Lots of people celebrate Bonfire Night by watching spectacular firework displays or setting off their own in the back garden. Whilst this is a lot of fun for those involved, it’s important that you keep both yourself and your pets safe.
Fireworks can cause stress, anxiety, and even aggression in pets, as many animals find the loud bangs and bright lights frightening; it is estimated that 45 percent of dogs in the UK show signs of fear when they hear fireworks. You may already know that your pet is scared of fireworks from previous years, or have a new pet, and this could be their first experience of fireworks. Here are a few simple things you can do to help prepare your pet for firework season.
Plan ahead for your pet
Plan ahead by noting down the dates of any local firework displays in your diary, so you can make the necessary arrangements for your pet. For example, take your dog for a walk during daylight hours, well before the fireworks are due to be set off, so that they can be kept inside once the fireworks begin.
Getting your pet used to common sights and sounds at a young age by playing a socialisation CD in a safe, calm environment is a great way to get them used to sounds, including fireworks, meaning they are less likely to be afraid when they hear real fireworks. For peace of mind, just in case they get spooked by the fireworks on the night and run off, it is a good idea to check that all your details registered to their microchip are up to date.
If you know your pet is prone to noise phobia and extreme anxiety during the fireworks season, you might like to consider a natural anxiety/calming pet food or supplement to help manage their stress and anxiety. There are also various plug-in products to help comfort and calm your pets such as ADAPTIL Calm Home Diffuser for dogs or FELIWAY Classic Diffuser for cats, both are available to buy from your Vet or good Pet Retailer.
Keep your pet inside
While fireworks are going off, it is advised to keep your pets in the house. Try to move animals in their hutches, such as guinea pigs or rabbits, to a garage or shed. It is also a good idea to bring your cat indoors before it gets dark, lock the cat flap, and ensure they have a litter tray so that they can still go to the toilet.
To help reduce stress, make sure all the windows and curtains are closed to muffle the sound of fireworks and soundproof your pets’ cages by putting a breathable blanket over the top. Some people find that turning up the television or playing music helps to keep their pets distracted and further mask the sounds of the fireworks.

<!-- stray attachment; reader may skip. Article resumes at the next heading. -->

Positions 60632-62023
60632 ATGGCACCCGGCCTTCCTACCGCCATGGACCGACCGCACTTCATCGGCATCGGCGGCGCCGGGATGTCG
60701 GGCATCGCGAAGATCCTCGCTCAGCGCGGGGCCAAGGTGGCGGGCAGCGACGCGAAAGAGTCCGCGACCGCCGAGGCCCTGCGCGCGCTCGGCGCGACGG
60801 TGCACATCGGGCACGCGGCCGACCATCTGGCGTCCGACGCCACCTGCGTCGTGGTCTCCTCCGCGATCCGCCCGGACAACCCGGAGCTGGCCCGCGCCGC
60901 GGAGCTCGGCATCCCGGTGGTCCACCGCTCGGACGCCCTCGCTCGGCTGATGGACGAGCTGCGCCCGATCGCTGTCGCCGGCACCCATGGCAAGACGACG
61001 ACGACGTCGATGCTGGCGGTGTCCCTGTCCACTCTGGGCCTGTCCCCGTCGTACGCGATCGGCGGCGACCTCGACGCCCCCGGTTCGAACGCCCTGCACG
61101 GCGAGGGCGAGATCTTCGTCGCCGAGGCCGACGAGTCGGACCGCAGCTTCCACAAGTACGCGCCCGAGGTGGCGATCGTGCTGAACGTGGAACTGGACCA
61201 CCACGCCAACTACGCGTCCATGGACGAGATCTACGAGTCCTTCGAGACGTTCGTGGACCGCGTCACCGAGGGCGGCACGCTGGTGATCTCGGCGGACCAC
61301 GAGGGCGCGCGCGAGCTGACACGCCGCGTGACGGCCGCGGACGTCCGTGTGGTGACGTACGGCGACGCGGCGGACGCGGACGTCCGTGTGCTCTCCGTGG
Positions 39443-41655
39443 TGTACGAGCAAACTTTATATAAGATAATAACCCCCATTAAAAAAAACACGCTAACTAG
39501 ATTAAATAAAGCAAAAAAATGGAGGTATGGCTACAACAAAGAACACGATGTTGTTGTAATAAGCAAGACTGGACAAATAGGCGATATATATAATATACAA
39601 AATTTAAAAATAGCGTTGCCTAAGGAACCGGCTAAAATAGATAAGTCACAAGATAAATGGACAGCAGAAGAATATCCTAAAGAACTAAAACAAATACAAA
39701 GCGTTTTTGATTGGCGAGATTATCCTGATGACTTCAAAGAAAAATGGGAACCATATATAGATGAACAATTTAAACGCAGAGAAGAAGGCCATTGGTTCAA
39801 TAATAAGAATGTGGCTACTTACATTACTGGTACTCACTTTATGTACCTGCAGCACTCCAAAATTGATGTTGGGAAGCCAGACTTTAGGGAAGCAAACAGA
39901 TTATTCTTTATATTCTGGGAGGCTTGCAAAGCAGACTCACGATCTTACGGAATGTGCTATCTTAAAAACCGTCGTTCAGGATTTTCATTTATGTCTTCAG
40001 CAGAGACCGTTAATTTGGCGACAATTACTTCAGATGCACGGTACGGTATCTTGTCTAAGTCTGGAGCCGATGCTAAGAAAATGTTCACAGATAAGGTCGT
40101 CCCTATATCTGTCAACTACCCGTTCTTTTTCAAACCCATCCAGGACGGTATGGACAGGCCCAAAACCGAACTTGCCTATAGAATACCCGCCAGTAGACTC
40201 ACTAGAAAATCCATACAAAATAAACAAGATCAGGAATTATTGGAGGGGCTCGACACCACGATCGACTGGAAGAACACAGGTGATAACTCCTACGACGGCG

Create a safe space for your pet
Providing a quiet space for your pet to hide in may help them feel safe and calm, whether this be giving them some extra bedding to hide in or building them a den with blankets and pillows to absorb some of the noise, in an area they feel safe in, such as behind the sofa, in a quiet room or even in a cupboard. Cats usually feel safest when high up, so they may prefer a well secured space on a shelf or the top of a cupboard. This will help them to feel in control.
Leading up to firework night, give your pet access to this den, offering healthy treats and praise when they use the den to build a positive association – do not force them to use it if they seem to prefer to hide somewhere else.
Listen and react to your pet
Different pets cope with the noise of fireworks in different ways. Firstly, stay calm; if you get anxious or make too much of a fuss of them, this can make them more unsettled. Give them some space and treat them as you would usually, keeping your tone, mood, and behaviour as normal as possible.
Follow their lead. If your pet prefers to hide away, let them be and do not try to comfort them – this is their way of coping. However, if your pet seeks reassurance from you and would rather be near you, gently talk to them and comfort them as you normally would. Cats usually prefer to control how they cope in stressful situations, so do not pick them up or try to retrain them if they are scared.
Finally, never punish your pets – it is not their fault they are scared, and any punishment or harsh words will only add to their anxiety.
Recognise the signs of stress in your pet
By spending time with your pet and learning its normal behaviour, you will gain a better insight into when they are afraid or stressed.
What to look out for in dogs:
- Refusing to eat.
- Trying to escape.
- Excessive barking.
- Pacing and panting.
- Clinging to owners.
- Shaking and trembling.
- Going to the toilet in the house.
- Cowering and hiding behind furniture.
- Destructive behaviour (chewing furniture etc.)
Similarly, cats also display behaviour such as:
- Refusing to eat.
- Trying to run away.
- Cowering and hiding behind or on top of furniture.
- Going to the toilet around the house, instead of outside or in their litter box.
If your pets display any of these symptoms, they might be afraid of fireworks. We would advise that you speak to your vet for more advice about how to help them.
Make Bonfire Night a good experience for you, and your pet.